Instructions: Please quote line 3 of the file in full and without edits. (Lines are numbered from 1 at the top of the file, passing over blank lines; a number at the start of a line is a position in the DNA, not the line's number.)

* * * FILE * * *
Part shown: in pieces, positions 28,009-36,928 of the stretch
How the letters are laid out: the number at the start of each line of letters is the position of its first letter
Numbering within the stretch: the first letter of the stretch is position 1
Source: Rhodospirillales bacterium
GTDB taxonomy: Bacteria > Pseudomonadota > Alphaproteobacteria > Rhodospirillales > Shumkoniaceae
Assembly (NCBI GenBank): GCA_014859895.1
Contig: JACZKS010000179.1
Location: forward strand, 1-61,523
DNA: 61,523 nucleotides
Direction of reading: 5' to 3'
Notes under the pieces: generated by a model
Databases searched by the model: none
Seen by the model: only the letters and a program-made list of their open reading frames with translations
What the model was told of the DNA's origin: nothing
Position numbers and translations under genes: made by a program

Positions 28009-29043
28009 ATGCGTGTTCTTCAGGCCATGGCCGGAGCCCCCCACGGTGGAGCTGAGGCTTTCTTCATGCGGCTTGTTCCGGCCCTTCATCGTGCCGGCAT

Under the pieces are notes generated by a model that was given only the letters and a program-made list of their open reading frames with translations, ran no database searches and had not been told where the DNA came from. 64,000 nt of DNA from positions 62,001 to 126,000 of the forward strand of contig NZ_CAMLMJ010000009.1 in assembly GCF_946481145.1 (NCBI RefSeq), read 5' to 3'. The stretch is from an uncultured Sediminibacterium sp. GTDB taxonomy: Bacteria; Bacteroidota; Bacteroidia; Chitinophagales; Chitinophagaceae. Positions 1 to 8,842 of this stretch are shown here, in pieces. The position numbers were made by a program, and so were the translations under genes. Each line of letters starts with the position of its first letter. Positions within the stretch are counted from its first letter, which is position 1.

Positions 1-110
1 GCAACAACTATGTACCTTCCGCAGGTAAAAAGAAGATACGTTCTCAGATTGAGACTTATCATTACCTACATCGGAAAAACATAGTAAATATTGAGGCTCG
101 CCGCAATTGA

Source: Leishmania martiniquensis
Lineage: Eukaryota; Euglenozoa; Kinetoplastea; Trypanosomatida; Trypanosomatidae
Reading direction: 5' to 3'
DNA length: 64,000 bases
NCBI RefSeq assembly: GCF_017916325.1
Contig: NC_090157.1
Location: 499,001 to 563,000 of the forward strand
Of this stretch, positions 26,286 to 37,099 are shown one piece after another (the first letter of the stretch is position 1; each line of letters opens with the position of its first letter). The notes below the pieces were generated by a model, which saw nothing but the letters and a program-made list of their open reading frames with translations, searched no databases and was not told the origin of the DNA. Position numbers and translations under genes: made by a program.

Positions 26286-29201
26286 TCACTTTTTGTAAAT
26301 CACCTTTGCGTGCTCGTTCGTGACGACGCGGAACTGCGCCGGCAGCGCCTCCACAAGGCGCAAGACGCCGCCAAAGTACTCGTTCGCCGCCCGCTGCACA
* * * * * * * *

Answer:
Numbering within the stretch: the first letter of the stretch is position 1